Because of the atmosphere in North America where demonstrating 100%+ support for Israel has become an indispensable ingredient of political credibility, these defamatory attacks were accepted as valid by several public officials who never bothered to check with me or examine my actual views on such controversial topics. As a result I was attacked by such luminaries as the UN Secretary General, two U.S. ambassadors to the UN (Susan Rice, Samantha Powers), Foreign Minister of Canada, among others, and a favorite target for Fox TV and the Murdock media empire. Additionally, efforts were made to have my lectures cancelled at universities in various places around the world (including McGill and McMaster in Canada, AUB in Beirut, ANU, Melbourne, and Sydney in Australia, Norfolk in the UK, and Princeton, University of Texas, University of Iowa and others in the USA) These universities were warned that unless my campus appearance was cancelled, funding would suffer. On at least one occasion I was informed that a previous offer of a visiting appointment at an overseas university, Kings College London, was reduced from year-to-year to a single year due to my alleged anti-Semitism. Even my wife was defamed by such Zionist zealots who tried to defeat her candidacy in the UN Human Rights Council in 2014 to become Special Rapporteur for the Right to Food. She was accused of writing inflammatory anti-Israeli tracts in collaboration with me, a complete lie as we had never collaborated on this subject-matter, and it was further alleged that she shared my anti-Semitic views, which is a double lie.
This use of anti-Semitism as an ideological weapon, what is being called here Type II anti-Semitism, is having paradoxical effects, including contributing to new outbreaks of Type I anit-Semitism, the real thing. The logic of this development goes like this—if Jews are expected to be supportive of what Israel is doing to the Palestinians to avoid the label of anti-Semitism, then it becomes reasonable to believe that Jews, and not just the government of Israel, are responsible for the crimes being perpetrated against the Palestinian people. If opponents of anti-Semitism are not allowed to be critical of Israel, despite its drastic departures from morality and law, then there is created a deep confusion between the rejection of ethnic hatred and stereotyping that is an unconditional wrong and the repudiation of immoral and unlawful behavior by a government that is subject to challenge as to the facts and its interpretation of law and morality. More pointedly, if Israel invokes the Holocaust to validate its historic claims of victimhood, and then turns around and victimizes another people in an extreme form first by expelling most of them from their homeland and then coercively occupying the land that remains in Palestinian hands and gradually confiscating the territorial remnant, it does seem to implicate the people as well as the state if opposition is silenced or marginalized. To overlook Israel’s crimes against humanity and genocidal conduct or else stand accused of being an anti-Semite compounds the confusion. It is further compounded by Arab and Islamic extremism that insists that Israel’s wrongdoing is a direct result of its claim to be a Jewish state, and not a normal state.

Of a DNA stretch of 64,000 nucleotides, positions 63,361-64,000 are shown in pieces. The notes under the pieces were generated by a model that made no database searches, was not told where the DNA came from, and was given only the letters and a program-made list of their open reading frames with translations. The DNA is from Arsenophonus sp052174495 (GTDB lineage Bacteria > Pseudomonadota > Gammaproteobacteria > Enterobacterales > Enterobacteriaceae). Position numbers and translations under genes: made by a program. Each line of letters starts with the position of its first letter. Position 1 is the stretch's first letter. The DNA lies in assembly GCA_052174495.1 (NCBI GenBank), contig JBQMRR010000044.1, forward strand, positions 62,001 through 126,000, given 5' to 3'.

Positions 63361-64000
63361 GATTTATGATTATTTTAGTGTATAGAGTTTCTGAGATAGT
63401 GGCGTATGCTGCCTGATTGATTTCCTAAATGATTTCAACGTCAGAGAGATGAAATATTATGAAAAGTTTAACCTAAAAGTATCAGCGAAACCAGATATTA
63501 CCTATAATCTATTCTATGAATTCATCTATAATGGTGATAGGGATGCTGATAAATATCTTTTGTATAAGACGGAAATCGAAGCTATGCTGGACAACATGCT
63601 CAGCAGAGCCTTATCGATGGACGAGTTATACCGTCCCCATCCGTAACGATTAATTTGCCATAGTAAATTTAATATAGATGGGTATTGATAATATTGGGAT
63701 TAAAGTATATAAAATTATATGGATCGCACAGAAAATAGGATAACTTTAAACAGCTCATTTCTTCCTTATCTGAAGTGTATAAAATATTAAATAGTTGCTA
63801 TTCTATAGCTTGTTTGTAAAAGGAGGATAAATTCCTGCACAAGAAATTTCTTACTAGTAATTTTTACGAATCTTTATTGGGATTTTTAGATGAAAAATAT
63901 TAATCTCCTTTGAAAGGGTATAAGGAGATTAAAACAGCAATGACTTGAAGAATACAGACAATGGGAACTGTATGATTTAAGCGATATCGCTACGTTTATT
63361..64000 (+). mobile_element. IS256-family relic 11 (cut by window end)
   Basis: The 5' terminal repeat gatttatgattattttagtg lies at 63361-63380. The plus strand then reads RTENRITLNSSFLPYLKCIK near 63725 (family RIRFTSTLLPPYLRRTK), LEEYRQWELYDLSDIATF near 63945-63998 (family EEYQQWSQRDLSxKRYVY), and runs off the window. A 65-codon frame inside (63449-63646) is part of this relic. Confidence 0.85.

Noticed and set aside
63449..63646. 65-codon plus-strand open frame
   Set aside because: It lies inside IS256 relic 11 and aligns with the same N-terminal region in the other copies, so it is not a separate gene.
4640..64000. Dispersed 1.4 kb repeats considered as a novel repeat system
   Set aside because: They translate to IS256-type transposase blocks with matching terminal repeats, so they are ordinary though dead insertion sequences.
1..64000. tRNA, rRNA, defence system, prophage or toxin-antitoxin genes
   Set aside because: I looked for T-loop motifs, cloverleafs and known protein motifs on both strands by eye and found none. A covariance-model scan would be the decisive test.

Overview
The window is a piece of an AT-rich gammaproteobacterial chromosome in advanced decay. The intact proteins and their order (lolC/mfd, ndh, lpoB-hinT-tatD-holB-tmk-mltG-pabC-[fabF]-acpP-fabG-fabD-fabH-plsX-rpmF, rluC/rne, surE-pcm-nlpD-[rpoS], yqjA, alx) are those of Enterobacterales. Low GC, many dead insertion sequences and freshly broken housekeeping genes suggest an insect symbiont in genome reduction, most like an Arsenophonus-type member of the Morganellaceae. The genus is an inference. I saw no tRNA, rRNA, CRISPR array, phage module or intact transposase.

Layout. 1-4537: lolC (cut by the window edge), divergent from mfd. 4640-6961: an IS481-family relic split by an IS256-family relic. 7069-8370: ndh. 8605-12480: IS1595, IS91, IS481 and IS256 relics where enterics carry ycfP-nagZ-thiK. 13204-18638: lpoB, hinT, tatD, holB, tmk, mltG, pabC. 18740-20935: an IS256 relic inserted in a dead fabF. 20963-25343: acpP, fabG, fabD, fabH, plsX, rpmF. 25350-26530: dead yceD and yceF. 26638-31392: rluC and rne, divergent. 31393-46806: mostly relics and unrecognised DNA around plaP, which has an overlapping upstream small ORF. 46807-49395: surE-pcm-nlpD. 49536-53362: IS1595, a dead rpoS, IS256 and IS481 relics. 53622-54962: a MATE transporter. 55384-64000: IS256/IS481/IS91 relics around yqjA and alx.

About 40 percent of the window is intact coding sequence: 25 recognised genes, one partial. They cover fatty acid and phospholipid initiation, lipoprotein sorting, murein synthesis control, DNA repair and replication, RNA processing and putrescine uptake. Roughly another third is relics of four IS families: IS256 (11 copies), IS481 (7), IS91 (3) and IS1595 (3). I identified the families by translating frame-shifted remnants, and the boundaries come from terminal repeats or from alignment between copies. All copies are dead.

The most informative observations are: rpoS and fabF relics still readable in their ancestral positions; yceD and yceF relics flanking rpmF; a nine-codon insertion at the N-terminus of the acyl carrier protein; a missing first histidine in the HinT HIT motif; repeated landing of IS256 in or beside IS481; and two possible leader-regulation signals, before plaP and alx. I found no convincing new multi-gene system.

In conclusion, I believe it is in the interest of both Jews and Palestinians that Type II anti-Semitism be unmasked as a toxic propaganda tool that should be repudiated by people of good will regardless of their ethnicity and political persuasion. Speaking from experience, it is hurtful personally, and generates anger among all those who insist that criticism of Israel’s treatment of the Palestinian people must be opposed in a vigorous manner. Israel has long devoted major funding and great effort to deflecting blame for its policies and practices by raising the black flag of anti-Semitism to discredit responsible and deserved criticism. As the Palestinian solidarity movement grows across the world, it is obvious that this form of hasbara is failing.
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Richard Falk is an international law and international relations scholar who taught at Princeton University for forty years. Since 2002 he has lived in Santa Barbara, California, and taught at the local campus of the University of California in Global and International Studies and since 2005 chaired the Board of the Nuclear Age Peace Foundation.